While watching the Golden Globes on Sunday, an amazing thought occurred to me: this time next year, Arrested Development will once again be eligible for awards! Emmys, Golden Globes…you name it! You see, in case you somehow haven’t heard, there’s a new season of Arrested Development coming–in just four months the Bluths will be returning to the small screen, via Netflix! Details have slowly leaked for months (guest stars, set photos, and now the episode titles) and over the last few weeks Netflix has planted some Easter eggs in anticipation of the show’s May 4 release.
I’m so excited I actually can’t think about it too much because my brain might explode. Most days I forget this is even a thing that is happening, which is probably good because I can’t handle living in that reality 24/7. But beyond that excitement factor, and the idea that a passionate fanbase really can resurrect a great show from the dead, the most interesting thing about the return of Arrested Development is what it could do for the medium of television.
As a Netflix series, all 14 new episodes will become available at once. They are each meant to stand alone, and will not follow a linear narrative. The producers have ordered them to preserve the maximum number of surprises and to best set up and pay off jokes, but they have also said they could be watched in any order, and that each varied in length. And events in each episode will become more clear as others are watched, rewarding multiple viewings.
An article on Think Progress first got me started thinking about how this freedom from the structure and limitations of the network and cable television models might change the way TV entertainment works. “A willingness to treat episodes like a series of interlinked short films that can be watched in multiple orders is something Netflix can do particularly because of its strategy of releasing all of the episodes of its shows at once, and because it doesn’t have to build and retain viewers episode to episode the way a network does to keep a reliable stream of advertising revenue flowing,” she said. She goes on to demonstrate how this might look: “Before yesterday, my dream scenarios for Jennifer Egan’s novel A Visit From The Goon Squad involved the HBO adaptation, and for World War Z involved a series of stand-alone movies or mini-series episodes. Now, I’m excitedly thinking about what they might look like as Netflix series, a thought that has literally never occurred to me about any material before.”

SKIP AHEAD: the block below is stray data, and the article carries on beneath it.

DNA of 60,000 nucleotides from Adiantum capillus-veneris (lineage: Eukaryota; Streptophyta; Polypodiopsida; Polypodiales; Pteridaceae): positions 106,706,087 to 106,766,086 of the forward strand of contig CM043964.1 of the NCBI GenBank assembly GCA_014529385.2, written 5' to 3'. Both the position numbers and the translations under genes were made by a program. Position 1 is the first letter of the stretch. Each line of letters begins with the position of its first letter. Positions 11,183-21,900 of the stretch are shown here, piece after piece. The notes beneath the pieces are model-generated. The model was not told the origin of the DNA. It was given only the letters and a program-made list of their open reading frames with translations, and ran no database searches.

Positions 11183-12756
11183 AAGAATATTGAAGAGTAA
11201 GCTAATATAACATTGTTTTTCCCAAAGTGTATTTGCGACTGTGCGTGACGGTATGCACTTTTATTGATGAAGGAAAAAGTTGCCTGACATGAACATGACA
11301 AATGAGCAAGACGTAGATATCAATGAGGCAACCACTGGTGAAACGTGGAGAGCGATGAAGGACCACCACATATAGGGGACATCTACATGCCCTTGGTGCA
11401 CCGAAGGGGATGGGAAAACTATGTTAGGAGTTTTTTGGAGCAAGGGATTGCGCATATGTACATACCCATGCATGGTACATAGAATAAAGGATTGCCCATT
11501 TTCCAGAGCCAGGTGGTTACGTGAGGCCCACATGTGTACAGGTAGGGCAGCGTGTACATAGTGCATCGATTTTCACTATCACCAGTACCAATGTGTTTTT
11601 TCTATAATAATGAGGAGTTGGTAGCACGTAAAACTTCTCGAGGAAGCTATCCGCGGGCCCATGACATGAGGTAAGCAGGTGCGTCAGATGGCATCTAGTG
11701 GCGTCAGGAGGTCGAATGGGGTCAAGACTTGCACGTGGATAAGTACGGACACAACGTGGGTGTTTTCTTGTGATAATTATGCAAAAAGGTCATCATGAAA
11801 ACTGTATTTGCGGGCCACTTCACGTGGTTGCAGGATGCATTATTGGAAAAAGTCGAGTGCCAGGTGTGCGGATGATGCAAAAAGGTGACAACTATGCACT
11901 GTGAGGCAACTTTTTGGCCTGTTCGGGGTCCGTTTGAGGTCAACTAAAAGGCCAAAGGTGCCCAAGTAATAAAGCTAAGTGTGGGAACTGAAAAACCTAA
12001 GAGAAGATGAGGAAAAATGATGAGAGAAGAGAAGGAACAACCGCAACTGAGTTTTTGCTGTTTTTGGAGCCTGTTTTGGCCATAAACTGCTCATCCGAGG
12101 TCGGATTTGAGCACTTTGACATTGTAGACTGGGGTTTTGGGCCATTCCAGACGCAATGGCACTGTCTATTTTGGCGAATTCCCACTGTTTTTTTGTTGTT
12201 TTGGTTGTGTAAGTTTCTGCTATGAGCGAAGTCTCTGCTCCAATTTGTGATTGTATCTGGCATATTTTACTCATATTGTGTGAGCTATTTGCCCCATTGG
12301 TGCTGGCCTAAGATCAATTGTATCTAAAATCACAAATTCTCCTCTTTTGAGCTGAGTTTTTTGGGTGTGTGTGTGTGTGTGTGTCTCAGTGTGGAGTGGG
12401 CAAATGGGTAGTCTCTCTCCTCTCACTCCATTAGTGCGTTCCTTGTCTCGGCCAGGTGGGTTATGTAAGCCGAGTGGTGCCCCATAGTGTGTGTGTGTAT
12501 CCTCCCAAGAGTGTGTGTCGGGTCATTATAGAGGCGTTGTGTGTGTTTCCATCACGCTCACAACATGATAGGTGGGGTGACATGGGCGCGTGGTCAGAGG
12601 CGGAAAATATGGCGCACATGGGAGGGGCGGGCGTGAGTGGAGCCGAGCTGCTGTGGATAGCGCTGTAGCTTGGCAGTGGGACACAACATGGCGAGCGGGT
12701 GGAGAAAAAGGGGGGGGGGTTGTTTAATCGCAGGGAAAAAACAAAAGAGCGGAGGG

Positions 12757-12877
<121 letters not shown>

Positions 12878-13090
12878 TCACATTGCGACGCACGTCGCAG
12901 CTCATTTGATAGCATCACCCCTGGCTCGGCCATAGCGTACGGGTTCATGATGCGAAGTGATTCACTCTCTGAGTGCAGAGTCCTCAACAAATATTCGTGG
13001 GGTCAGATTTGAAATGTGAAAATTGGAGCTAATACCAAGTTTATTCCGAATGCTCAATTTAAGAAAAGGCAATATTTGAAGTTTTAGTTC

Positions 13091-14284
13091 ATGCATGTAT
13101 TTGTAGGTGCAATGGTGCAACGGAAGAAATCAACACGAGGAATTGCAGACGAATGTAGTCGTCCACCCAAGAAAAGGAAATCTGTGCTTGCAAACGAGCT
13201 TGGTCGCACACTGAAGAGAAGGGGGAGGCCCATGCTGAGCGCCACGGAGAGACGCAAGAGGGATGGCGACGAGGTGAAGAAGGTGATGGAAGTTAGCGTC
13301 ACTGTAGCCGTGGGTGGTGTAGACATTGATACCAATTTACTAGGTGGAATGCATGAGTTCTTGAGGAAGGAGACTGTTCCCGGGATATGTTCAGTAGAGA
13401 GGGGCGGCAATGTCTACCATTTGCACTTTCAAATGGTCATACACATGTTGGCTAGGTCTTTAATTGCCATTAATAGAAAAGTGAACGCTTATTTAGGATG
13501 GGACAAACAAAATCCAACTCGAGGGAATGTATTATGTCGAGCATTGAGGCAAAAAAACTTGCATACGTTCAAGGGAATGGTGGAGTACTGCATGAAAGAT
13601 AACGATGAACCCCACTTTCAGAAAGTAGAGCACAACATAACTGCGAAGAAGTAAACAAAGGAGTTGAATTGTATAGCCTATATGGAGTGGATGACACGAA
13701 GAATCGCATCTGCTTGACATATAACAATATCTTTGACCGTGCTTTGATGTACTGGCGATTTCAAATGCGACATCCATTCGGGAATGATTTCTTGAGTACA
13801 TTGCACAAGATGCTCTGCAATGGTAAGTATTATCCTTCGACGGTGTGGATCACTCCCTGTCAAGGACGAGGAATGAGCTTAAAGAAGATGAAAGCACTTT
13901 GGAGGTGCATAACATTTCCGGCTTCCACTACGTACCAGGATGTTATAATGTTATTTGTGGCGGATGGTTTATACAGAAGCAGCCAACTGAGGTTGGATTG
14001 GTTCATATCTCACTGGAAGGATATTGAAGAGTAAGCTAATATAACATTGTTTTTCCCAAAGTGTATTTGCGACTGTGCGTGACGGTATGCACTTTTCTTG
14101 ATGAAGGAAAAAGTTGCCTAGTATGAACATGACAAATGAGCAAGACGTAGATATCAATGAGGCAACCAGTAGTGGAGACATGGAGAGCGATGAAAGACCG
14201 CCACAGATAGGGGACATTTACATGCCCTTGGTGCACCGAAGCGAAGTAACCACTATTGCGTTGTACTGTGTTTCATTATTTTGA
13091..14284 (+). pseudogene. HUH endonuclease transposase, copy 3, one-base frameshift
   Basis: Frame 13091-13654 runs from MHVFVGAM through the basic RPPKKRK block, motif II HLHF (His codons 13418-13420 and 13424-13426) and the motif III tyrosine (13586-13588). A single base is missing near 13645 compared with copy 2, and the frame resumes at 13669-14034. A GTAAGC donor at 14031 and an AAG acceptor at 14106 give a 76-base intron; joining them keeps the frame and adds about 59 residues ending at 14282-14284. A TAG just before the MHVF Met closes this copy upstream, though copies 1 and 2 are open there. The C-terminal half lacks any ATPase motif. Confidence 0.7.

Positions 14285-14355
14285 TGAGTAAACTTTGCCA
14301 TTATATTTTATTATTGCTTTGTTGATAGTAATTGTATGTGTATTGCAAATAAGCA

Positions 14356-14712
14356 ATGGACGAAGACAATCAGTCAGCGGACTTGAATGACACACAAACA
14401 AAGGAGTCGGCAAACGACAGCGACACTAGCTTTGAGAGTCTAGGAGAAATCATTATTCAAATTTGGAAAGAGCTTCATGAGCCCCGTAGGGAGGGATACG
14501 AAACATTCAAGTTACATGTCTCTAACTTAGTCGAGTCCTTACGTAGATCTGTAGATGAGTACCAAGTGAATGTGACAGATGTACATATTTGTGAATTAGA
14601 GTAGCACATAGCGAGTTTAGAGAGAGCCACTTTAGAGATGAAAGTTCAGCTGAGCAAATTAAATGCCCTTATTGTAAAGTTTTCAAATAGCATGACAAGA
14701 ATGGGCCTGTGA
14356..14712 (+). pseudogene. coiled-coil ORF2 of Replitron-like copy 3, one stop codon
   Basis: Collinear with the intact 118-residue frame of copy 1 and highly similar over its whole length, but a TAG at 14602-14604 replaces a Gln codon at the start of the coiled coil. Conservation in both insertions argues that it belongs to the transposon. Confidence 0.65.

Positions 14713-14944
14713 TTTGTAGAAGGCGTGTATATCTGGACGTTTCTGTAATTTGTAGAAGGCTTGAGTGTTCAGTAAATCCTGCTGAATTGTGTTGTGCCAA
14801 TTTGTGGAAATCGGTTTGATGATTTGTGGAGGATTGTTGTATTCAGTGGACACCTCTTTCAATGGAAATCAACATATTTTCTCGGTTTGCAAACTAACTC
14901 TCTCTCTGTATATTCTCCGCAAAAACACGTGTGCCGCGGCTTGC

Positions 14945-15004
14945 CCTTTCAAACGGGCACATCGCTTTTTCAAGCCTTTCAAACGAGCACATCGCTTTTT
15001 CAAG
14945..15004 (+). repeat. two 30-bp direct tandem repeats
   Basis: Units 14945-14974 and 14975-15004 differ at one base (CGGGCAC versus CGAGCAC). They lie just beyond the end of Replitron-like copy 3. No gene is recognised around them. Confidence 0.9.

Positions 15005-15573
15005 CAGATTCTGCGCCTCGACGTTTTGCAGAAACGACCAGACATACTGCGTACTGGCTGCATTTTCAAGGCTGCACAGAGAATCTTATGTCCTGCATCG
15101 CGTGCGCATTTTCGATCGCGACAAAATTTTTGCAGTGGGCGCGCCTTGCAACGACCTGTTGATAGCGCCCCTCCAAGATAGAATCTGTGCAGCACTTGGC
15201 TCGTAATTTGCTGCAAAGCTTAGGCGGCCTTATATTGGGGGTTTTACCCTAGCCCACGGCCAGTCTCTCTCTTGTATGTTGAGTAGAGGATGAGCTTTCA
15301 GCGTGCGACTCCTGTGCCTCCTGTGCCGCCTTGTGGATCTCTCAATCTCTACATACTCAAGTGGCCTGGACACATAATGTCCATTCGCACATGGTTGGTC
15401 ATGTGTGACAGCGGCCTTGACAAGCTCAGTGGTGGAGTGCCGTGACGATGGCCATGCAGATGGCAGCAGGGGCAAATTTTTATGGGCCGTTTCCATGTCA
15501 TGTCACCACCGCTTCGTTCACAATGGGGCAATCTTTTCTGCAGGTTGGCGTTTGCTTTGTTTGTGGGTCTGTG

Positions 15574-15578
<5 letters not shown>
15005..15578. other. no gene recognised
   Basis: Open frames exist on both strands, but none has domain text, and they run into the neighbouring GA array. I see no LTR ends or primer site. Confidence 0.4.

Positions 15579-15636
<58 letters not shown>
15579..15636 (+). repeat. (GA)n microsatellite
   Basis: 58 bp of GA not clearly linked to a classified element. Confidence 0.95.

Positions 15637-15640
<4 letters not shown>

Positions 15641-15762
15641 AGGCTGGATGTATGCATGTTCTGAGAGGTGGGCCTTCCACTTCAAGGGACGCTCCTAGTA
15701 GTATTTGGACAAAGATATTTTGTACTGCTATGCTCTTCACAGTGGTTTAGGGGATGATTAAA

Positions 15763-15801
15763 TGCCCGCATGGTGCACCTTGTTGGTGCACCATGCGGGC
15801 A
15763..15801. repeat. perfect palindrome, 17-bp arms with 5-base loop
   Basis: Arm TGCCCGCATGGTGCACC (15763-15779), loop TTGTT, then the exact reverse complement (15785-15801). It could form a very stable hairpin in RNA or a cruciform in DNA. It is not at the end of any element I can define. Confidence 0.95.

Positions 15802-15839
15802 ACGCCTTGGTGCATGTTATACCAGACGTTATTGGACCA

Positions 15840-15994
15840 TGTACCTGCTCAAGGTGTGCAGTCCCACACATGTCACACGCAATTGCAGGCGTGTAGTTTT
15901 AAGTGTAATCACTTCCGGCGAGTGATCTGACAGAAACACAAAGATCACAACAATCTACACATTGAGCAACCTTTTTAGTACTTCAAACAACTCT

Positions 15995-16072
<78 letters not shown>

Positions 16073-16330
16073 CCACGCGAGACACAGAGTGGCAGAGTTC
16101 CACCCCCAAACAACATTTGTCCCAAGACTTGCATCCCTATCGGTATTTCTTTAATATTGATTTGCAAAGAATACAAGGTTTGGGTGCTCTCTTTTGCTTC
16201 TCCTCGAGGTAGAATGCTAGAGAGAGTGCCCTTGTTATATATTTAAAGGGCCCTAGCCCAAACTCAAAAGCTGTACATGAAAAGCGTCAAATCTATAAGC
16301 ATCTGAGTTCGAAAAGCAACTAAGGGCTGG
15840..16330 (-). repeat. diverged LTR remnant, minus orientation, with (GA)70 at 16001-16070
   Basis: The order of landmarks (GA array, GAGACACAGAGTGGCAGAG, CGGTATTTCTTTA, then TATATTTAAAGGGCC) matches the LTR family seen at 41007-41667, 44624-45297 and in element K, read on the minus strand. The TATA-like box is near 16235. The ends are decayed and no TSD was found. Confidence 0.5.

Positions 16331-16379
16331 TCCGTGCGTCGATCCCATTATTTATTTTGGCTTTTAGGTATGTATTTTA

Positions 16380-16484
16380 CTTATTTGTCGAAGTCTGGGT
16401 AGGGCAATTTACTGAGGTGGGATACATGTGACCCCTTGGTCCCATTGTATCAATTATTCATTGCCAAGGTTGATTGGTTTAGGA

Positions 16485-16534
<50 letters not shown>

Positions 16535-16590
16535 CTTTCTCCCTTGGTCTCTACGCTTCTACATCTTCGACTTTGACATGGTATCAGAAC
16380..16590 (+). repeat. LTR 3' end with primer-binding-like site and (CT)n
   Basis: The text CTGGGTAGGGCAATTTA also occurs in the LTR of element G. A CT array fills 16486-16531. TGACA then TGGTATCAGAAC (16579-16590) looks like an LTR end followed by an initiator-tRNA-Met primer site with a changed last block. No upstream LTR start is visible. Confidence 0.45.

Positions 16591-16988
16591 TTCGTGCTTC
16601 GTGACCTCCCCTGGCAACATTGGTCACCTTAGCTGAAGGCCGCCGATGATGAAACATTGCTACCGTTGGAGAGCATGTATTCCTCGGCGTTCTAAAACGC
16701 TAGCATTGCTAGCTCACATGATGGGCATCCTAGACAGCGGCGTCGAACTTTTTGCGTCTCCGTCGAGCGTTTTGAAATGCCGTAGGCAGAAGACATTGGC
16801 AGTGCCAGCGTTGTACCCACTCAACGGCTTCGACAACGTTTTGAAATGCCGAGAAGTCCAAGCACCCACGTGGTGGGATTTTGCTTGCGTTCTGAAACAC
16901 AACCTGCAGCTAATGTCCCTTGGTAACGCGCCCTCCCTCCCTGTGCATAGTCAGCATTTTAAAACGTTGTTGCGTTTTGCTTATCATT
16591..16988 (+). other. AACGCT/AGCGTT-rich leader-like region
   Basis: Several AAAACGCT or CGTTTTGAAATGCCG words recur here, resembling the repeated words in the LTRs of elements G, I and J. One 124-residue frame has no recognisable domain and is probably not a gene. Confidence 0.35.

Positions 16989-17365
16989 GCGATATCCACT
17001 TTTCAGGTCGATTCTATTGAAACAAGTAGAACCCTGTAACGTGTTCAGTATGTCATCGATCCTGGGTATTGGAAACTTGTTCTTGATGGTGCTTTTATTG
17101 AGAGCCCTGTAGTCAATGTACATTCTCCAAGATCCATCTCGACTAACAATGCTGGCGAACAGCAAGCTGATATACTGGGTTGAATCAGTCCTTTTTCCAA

This is exciting. For all that we talk about being in a Golden Age of television–and I truly believe that we are–there hasn’t been much change in how we consume TV content in the 60+ years of the medium. Sure, we use our computers now, but it’s still coming to us in periodic intervals, in episodic form meant to build a narrative arc. Not to be overdramatic, but THIS COULD CHANGE EVERYTHING.
I withhold judgment until I see how well Arrested Development executes the concept. But now it’s out there, this alternative approach to storytelling, and I for one welcome the opportunity to see how this might change the type of story writers are able to tell.
Let the great experiment begin!